Ninth Circuit Court Of Appeals Rules Facebook, YouTube Are Not Bound By First Amendment

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Chris White Tech Reporter
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Facebook, YouTube and other big tech companies are not bound to abide by the First Amendment of the U.S. Constitution, a court ruled Wednesday, dealing a blow to conservatives online.

The Ninth U.S. Circuit Court of Appeals decision came in a case brought by Prager University, a nonprofit that produces videos promoting conservative positions on politics. PragerU sued YouTube in 2017 for flagging several of its videos as “inappropriate” and stripping them of advertising.

“Obviously, we are disappointed,” PragerU attorney Peter Obstler said in a statement. “We will continue to pursue PragerU’s claims of overt discrimination on YouTube in the state court case under California’s heightened antidiscrimination, free-speech and consumer-contract law.”

The Wall Street Journal initially reported on the court’s ruling.

PragerU, founded by radio-talk show host Dennis Prager, argues the platform has become a type of public utility. (RELATED: Ex-Google Engineer Made Troubling Posts On Listservs About Richard Spencer, Golden State Skinheads)

File photo: The Google logo is seen at an event in Paris, France, May 16, 2019. REUTERS/Charles Platiau/File Photo

The court disagrees. “Despite YouTube’s ubiquity and its role as a public-facing platform, it remains a private forum, not a public forum subject to judicial scrutiny under the First Amendment,” Circuit Judge M. Margaret McKeown wrote for the three-judge panel.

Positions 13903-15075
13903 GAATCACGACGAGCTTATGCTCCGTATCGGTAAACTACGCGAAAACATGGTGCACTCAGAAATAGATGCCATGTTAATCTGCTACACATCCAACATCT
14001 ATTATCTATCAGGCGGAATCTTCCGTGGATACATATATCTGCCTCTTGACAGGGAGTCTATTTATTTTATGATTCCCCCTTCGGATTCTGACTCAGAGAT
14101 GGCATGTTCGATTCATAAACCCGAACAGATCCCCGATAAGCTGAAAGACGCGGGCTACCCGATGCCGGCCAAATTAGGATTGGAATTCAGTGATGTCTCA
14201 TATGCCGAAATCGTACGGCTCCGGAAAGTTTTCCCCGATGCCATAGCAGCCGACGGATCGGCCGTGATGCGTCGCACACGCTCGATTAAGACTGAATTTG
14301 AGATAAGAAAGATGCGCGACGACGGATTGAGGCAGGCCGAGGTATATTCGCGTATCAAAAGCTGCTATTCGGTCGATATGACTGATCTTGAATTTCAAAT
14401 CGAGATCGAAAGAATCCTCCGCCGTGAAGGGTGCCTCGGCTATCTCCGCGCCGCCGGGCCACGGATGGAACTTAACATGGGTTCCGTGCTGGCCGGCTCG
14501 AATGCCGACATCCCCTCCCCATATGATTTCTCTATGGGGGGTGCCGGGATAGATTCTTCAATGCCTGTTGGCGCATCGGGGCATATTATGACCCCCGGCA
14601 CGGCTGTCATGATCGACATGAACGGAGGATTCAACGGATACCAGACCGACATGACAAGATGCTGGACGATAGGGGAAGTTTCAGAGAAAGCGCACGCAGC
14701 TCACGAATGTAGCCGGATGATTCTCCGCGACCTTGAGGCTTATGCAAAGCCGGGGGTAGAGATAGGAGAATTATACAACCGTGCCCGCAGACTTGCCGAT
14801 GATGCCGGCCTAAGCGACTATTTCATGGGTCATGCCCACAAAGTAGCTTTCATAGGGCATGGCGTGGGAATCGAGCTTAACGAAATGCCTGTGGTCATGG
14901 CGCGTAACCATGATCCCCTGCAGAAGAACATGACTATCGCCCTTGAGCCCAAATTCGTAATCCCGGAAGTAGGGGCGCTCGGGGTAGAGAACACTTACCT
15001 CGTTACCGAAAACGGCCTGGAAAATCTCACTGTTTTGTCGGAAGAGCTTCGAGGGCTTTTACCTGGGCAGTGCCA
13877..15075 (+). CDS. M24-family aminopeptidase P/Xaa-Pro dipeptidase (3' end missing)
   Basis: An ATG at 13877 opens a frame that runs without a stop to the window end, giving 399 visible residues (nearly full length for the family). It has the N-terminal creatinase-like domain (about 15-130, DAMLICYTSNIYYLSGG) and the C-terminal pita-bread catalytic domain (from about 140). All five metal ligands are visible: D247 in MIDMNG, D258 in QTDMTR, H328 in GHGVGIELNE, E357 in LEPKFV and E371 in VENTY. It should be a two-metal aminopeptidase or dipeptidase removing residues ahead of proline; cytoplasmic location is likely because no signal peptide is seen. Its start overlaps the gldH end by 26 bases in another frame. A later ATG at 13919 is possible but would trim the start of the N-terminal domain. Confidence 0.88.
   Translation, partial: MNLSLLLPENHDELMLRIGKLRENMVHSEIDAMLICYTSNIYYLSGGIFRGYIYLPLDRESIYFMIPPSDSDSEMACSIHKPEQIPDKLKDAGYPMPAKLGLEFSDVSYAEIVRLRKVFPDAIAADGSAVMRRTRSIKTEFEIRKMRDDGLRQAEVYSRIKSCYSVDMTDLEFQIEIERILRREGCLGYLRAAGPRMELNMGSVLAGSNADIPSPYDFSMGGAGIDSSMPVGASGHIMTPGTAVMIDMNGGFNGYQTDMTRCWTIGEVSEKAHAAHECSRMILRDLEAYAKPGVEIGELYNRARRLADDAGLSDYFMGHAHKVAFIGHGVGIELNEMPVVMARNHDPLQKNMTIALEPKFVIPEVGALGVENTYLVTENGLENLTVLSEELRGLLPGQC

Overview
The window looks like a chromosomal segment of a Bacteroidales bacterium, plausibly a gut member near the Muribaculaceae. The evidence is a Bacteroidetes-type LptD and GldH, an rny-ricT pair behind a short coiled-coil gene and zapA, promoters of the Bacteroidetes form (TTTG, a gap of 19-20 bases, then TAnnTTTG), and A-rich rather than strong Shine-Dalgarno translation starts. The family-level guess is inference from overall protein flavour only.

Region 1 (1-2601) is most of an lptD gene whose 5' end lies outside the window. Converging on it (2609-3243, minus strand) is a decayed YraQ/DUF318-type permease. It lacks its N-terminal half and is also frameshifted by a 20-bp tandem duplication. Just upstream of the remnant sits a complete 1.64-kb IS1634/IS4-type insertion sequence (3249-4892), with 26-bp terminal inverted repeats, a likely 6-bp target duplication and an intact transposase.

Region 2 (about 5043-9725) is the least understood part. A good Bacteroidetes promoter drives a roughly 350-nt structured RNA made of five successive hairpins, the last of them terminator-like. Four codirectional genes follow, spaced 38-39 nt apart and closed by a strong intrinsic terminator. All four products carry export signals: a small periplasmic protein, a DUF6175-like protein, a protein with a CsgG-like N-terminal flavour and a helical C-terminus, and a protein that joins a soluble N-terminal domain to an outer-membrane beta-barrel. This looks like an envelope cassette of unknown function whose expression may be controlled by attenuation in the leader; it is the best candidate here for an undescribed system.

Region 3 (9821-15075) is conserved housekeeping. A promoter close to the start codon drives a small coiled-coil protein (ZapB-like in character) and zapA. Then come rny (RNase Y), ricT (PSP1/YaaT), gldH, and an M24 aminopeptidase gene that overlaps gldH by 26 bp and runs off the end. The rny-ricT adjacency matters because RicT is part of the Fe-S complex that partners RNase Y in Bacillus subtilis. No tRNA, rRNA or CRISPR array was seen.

Conservatives have long said the Ninth Circuit Court is a progressive liberal bastion.

President Donald Trump has made headway in recent months changing the makeup of the Ninth Circuit Court. He nominated Patrick Bumatay and Lawrence VanDyke to the court in 2019. The Senate confirmed them in December, raising the number of Trump’s Ninth Circuit appointees to nine.

YouTube also pushed back against PragerU’s argument.

“Google’s products are not politically biased,” YouTube spokesman Farshad Shadloo said in a statement Wednesday. “PragerU’s allegations were meritless, both factually and legally, and the court’s ruling vindicates important legal principles that allow us to provide different choices and settings to users.”

PragerU filed a similar complaint in January 2019, saying in the California lawsuit that Google restricted the nonprofit’s freedom of speech, discriminated against Prager in violation of the state’s civil rights act and breached contract for violating YouTube’s terms of service.

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